I was reminded too of another cute little joke I heard, speaking of contributions. There was a discussion among a $50 bill, a $20 bill, and a single dollar bill about which one of them was more important. Well the $50 bill obviously spoke up first saying, ‘What’s the problem? It’s a matter of simple arithmetic. Figure it out for yourselves. I’m worth more than both of you guys put together.’ Well the $20 bill argued the point, saying, ‘Yes, but it all depends on what you value most. According to what’s more valuable, I happen to value being with common people and I’m with people when they take me to the restaurants, to the movie theaters, to sporting events. I’m with the common people and I love it. I’m more valuable.’ The single dollar bill was very silent for a while, but then spoke up. ‘You’ve got a point. It all depends on what you value. Remember how we have all written across our face In God We Trust? Well, I personally value religion. I myself am in church every single Sunday in the collection, but I never see either of you guys there!’
A little observation about Jesus’ observation. Isn’t it interesting to look at who Jesus admired, the type of people he admired. It is not the kind of people that his society highlighted or esteemed; and nor do we today. The people Jesus admired are not the rich and famous, the movers and shakers, nor even the religious leaders—not to mention athletes or entertainers. The type of people Jesus admired always seem to be the simple, humble people. Right?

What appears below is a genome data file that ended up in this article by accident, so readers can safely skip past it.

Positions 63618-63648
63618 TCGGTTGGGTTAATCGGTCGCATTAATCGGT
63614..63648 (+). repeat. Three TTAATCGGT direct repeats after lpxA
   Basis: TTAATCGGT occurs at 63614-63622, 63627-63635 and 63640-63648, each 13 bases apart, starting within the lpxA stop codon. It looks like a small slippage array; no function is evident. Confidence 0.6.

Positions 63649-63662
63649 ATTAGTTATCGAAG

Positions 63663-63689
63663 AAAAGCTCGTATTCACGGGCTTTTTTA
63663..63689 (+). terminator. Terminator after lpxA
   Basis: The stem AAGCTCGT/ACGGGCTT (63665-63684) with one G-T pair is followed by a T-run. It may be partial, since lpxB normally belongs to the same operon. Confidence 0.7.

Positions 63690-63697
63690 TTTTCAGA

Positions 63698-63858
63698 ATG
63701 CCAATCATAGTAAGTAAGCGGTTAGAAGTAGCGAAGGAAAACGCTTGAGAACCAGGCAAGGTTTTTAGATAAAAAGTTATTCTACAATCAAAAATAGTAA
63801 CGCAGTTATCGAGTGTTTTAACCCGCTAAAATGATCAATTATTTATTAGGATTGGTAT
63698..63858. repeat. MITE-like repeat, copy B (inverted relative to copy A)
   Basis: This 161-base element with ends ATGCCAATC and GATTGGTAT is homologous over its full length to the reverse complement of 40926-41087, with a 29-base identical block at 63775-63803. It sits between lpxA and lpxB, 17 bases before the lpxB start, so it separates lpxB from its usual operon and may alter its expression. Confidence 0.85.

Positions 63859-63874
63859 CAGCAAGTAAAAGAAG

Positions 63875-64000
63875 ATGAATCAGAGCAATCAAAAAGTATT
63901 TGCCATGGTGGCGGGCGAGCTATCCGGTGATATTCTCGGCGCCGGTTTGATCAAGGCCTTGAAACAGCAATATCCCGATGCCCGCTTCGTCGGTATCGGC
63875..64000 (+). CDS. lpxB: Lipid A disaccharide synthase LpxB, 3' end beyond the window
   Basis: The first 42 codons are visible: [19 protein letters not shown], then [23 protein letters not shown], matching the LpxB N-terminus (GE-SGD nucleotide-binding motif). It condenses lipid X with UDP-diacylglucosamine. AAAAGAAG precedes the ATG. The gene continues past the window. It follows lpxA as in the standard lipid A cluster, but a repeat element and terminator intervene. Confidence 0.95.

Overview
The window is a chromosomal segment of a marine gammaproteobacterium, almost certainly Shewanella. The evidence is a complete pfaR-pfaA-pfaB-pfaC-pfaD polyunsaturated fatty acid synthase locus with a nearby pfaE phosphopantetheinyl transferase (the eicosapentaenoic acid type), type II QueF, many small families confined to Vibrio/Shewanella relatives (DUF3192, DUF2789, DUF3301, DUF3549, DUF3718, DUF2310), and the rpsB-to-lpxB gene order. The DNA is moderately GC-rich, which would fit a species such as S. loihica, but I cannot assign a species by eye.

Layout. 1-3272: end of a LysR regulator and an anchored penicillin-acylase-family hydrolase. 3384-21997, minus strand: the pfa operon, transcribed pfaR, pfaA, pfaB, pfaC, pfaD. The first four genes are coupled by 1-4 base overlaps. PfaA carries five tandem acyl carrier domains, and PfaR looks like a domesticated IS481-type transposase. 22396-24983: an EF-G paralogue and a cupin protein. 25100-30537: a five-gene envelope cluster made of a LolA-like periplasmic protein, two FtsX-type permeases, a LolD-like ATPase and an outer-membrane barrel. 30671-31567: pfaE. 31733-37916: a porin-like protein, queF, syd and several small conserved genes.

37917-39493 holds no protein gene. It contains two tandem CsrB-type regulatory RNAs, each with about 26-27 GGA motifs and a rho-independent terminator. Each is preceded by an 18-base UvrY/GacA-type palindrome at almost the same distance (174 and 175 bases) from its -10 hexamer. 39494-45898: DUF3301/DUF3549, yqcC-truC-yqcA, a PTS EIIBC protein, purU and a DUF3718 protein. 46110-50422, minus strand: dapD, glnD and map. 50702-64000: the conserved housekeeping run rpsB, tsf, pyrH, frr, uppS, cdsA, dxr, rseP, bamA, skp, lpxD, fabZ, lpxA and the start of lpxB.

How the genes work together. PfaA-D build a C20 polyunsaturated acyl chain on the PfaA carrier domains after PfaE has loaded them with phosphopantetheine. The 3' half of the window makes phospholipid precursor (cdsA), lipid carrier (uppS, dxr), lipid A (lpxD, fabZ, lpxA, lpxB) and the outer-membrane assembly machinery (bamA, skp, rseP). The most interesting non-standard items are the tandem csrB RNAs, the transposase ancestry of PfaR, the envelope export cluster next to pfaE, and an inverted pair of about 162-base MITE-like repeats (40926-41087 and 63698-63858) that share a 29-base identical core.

Even as we read the gospel, recall just a couple weeks ago, when Jesus wanted to make a point with the Pharisees, he brought a little child before them who counted for nothing in the status conscious society of Jesus’ day and age. Or remember Jesus bringing the blind man, who was a handicapped person, that people would’ve been blind to even see him as a beggar along the street. Somehow Jesus saw in these little people, a great example of what we must be.
If that is the case, I wonder who Jesus would admire in our churches today? I wonder who he would point out as the living parable of this gospel? It would be people who are an inspiration for our life, needing to look at them as a way of learning the lesson that Jesus wants to teach us. You know, I really believe that there is no better way of learning a lesson than by the inspiring people the Lord places in our lives. Who are these people Jesus would admire?
I asked myself that same question last Sunday. Knowing that this coming Sunday would be this gospel of the poor widow, as I sat in the front of church in my long robes I looked out at dark people and observed them—not as they were putting into the collection basket, but just as we were praying together—and I became conscious of a beautiful widow in our Cathedral parish. My attention and admiration has been drawn to her—not just this Sunday but many times—as a living example of a living saint among us. She is someone I would like to share as the greatest example I find around me that portrays the widow in the gospel today.
I’m speaking of Mrs. Stratton who was born in 1907 and lived for most of her life in the West End; not too far from here in the Laurel Holmes housing project. She was happily married and lived here with her husband in Cincinnati but her husband died at a very young age in 1957. They couldn’t have any children by themselves but shortly after her husband died her sister-in-law also died and left two young boys whom Mrs. Stratton adopted and raised herself sending them all the way through Elder high school, which is no small thing given her income.